Andrés BARON (Bogotá, Colombia) lives and works in Paris. Through practice with film, video, and photography, his approach establishes a relationship with the image transformed by screens and networks, playing with the spaces of representation. He received his MFA from l’École nationale supérieure des Arts Décoratifs in Paris. As an artist and filmmaker his work has been presented in various venues and exhibitions including the International Film Festival Rotterdam (NL), the Edinburgh International Film Festival Edinburgh (UK), Anthology Films Archives, New York (USA), Images Festival, Toronto (CA), the Moscow International Biennale of Young Art, Moscow (RU), LA Film Forum, Los Angeles (USA), Untilthen gallery, Paris (FR), La Cité Internationale des Arts, Paris (FR), The Island Club, Limassol (CY), EMAF, Osnabrück (DE), among others. He was shortlisted for the Prix des Amis du Palais de Tokyo in 2018.
Relying mainly on film and photography, Andrés Baron’s practice has as a characteristic not to dissociate subjects according to mediums, but on the contrary to cultivate their circulation between different spaces of representation. Baron’s work explores the physical possibilities of body language, gestures, and the tactile interaction with images. These image-elements are often recycled from pop culture and the everyday, for example clothes, decorative objects, popular music. Through their frontal or circular devices, their absence of narration and their deliberate artificiality, the films open a field of great ambiguity, where the filmed subjects always seem aware of the representations in which they participate and the codes that animate them. Andrés Baron further develops the research done in experimental cinema and video art in the 70s by renewing historically formal strategies through contemporary questions regarding the fluidity of genres.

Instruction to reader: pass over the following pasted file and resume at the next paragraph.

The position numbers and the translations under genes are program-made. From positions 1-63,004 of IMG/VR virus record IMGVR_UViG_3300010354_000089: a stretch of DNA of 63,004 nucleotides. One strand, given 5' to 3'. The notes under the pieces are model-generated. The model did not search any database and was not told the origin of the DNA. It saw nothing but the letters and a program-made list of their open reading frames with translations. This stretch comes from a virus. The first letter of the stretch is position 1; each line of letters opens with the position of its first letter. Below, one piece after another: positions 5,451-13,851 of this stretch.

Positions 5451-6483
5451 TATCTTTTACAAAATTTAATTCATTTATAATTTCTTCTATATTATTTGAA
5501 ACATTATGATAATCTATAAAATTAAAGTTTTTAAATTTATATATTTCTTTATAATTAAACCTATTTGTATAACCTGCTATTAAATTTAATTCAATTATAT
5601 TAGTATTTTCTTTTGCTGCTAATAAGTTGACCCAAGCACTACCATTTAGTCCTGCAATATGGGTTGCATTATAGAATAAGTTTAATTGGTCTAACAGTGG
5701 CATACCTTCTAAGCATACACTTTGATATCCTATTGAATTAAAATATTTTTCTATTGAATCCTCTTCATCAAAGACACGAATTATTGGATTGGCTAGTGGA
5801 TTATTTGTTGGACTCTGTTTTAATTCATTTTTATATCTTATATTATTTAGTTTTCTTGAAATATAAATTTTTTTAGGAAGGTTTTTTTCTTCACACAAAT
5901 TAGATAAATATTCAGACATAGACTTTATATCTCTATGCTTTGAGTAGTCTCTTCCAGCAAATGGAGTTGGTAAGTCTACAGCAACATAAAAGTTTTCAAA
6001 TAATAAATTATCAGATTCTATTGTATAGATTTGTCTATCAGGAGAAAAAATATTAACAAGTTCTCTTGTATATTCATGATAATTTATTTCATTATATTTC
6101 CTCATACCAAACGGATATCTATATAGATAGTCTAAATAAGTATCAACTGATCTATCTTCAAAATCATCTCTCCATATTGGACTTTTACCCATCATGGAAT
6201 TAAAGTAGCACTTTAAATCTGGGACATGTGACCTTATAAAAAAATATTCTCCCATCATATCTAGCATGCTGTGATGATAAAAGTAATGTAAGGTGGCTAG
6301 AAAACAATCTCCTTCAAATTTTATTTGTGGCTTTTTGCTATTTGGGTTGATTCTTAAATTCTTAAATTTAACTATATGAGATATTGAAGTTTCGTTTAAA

The variation of situations does not only provoke a change in the perception of the subjects: it is the very space of the shooting that is involved each time, through a specific work on the frontality of the poses, spaces and looks which, associated with a constant presence of the flatness of the image (whether filmic or photographic), can sometimes evoke the characteristic forms of art prior to perspective. Thus, although using the apparently classical forms of 16 mm film, video and photography, Andrés Baron’s work testifies to a relationship with the image well after these mediums, reconfigured by screens and networks and aware of their surface effects: always facing the image, but constantly escaping it.